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Seattle Parks and Recreation

Cal Anderson Park - Improvements On Lincoln Reservoir Cover
Pro Parks Project Information

 
1635 11th Avenue

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PROJECT STATUS

EVENTS:

Seattle Parks and Recreation held a grand opening ceremony on Saturday, Sept. 24.

FOR MORE INFORMATION:

Seattle Parks and Recreation
Planning and Development
800 Maynard Ave. S., 3rd Floor
Seattle, WA 98134-1336
206-233-3872
Thank you, Seattle! Improvements are complete.

Park Improvements on the Reservoir Cover
A design team, including artist Douglas Hollis, developed the Olmsted-inspired improvements to the newly created four acres of park land on the reservoir cover include a fountain, texture pool, and reflecting pool; promenade paths, landscaping, an irrigation system, and lighting. This new park site invites walking, sitting, reading, contemplation, and informal sports in the meadow.

Earlier phases at Cal Anderson Park included reconstruction of the reservoir with a hard lid and construction of the new shelterhouse, plaza and public toilets. These improvements were identified in the 1999 park master plan, developed with substantial community participation.

LOCATION
1635 11th Avenue
BUDGET
Approx. $3.8 million, coming from the Pro Parks Levy.
SCHEDULE
Planning:Complete
Design:Complete
Construction:Complete
Completion:Complete

PROJECT DESCRIPTION



April 2005
A photo montage showing how the reflecting pool will look.  The building is the existing gate house.
A photo montage showing how the reflecting pool will look. The building is the existing gate house.
A collection of photos of the mock-up built recently to study the stone surfacing to be applied to the fountain (cone) at the north end of the water feature.  The cone is the origin of water for the water feature.  Water will cascade down the cone, pass through a trough into the ripple pool and then pass into the reflecting pool.
A collection of photos of the mock-up built in February 2003 to study the stone surfacing to be applied to the fountain (cone) at the north end of the water feature. The cone is the origin of water for the water feature. Water will cascade down the cone, pass through a trough into the ripple pool and then pass into the reflecting pool.
Licoln Reservoir Park Map
Can Anderson Park
Under this project a number of park improvements were constructed above and adjacent to Lincoln Reservoir. Lincoln Reservoir is located in the north half of Cal Anderson Park.

Seattle Public Utilities (SPU) has reconstructed Lincoln Reservoir with a hard cover over the reservoir. Seattle Parks and Recreation, in coordination with SPU and the Seattle Office of Arts and Culture, has constructed park improvements above and adjacent to the rebuilt reservoir. Park improvements include a large water feature (fountain, texture pool, and reflecting pool), promenade, paths, landscaping, irrigation, and site lighting.

For information on related projects, see the Cal Anderson Shelterhouse project page and the Cal Anderson Play Area and Other Improvements project page.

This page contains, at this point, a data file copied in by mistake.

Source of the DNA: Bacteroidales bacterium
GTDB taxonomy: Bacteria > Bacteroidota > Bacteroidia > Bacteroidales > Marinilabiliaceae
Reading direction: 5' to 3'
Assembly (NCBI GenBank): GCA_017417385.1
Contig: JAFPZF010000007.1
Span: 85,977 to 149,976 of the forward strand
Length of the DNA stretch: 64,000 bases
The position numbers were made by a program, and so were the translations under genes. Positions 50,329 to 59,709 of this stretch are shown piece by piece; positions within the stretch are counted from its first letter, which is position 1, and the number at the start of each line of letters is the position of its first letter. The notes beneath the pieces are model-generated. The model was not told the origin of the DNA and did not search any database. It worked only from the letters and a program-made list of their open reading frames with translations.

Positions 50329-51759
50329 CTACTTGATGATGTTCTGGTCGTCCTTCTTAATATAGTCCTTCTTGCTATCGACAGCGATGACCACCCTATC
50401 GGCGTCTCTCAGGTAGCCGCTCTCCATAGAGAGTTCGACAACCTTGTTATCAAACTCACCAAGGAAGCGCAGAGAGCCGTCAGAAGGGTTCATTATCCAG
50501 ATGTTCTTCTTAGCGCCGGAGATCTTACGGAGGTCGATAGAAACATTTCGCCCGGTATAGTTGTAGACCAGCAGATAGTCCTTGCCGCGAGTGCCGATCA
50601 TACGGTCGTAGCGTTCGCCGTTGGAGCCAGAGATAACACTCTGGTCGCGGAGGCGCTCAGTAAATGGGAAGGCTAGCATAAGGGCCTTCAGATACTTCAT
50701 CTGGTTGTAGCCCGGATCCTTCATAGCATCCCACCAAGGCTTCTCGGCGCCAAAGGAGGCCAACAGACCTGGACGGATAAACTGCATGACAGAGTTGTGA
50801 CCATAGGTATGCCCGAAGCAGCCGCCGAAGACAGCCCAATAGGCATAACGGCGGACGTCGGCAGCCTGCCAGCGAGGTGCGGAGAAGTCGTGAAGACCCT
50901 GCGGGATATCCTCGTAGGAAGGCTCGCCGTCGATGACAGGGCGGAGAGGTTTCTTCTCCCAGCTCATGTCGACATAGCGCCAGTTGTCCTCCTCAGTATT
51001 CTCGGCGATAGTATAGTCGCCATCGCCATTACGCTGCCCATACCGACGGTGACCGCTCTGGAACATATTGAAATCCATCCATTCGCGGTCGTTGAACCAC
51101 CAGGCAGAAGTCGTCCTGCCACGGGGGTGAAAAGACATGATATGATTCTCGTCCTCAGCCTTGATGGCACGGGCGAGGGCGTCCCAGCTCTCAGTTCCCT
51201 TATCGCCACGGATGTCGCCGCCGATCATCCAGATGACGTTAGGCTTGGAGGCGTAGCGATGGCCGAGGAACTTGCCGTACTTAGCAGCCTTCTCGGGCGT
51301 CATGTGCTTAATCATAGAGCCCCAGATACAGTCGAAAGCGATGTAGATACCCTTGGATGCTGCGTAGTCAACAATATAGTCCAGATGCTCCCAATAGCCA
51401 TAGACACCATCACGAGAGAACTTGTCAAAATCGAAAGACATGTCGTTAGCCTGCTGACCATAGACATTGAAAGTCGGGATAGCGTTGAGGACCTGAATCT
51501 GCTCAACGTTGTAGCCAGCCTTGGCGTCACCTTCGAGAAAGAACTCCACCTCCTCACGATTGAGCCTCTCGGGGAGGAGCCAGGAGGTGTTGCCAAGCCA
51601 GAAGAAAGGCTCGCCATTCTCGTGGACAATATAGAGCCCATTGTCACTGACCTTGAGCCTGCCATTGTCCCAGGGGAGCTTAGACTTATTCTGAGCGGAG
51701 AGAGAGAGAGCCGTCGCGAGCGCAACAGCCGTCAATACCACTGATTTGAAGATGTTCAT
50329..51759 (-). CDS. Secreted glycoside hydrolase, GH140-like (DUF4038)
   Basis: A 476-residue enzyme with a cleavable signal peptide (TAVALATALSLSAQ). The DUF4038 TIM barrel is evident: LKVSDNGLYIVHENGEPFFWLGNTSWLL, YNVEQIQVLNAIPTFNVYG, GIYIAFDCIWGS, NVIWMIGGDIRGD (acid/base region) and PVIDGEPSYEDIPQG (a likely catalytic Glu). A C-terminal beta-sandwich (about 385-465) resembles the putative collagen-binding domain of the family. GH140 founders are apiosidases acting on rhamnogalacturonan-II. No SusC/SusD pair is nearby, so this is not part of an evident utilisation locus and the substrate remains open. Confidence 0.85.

Project History/Background:

Seattle Public Utilities (SPU) replaced the open-air Lincoln Reservoir with a new underground lidded reservoir to comply with water quality regulations. The park now extends above the reservoir, increasing the size of the useable park space by 4+ acres. SPU did the project in two steps: SPUs Schedule 1 work (completed in 2003) is located within the Olive Corridor (between the Olive Street right of way and the reservoir). Schedule 1 included installation of a large valve vault and piping connection work that had to be completed before the existing reservoir could be taken out of service. SPUs Schedule 2 work is located in the area north of the Olive Corridor. Under Schedule 2 the reservoir itself was replaced and park above and adjacent to the reservoir was constructed.

A master plan for park improvements was finalized in October 1999 after extensive public involvement. The Seattle Parks Board, Seattle Design Commission, and the Seattle Landmarks Board endorsed the master plan. One of the most prominent elements of the master plan is the water feature.

The park is an Olmsted-designed Seattle Historic Landmark. Specific elements of the site are protected, including the gate house and some of the landscaping.

Park History
Cal Anderson Park includes Lincoln Reservoir and Bobby Morris Playfield. Lincoln Reservoir was built after the Great Seattle Fire of 1889 and put to use in 1901. Originally named Lincoln Park by the City Council in 1901, Bobby Morris Playfield was one Seattles first playgrounds, opening in 1908.

In 1922, the Park Board renamed it "Broadway Playfield" after the main street and neighborhood school to avoid confusion with a new major park in West Seattle which was to be named Lincoln.

In 1980, the playfield was renamed Bobby Morris, after a beloved Capitol Hill coach and who also served as King County Auditor for many years. In 2003, the entire site was named, "Cal Anderson Park" after the state legislator from this area. The playfield retains its name.


COMMUNITY PARTICIPATION

Community organizations and individuals were extensively involved in development of the park master plan, securing funding for the project, and the design process. The most active community groups were Groundswell Off Broadway and Friends of Seattle's Olmsted Parks.

IMPORTANT LINKS


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Updated  07/06/2009 09:48 
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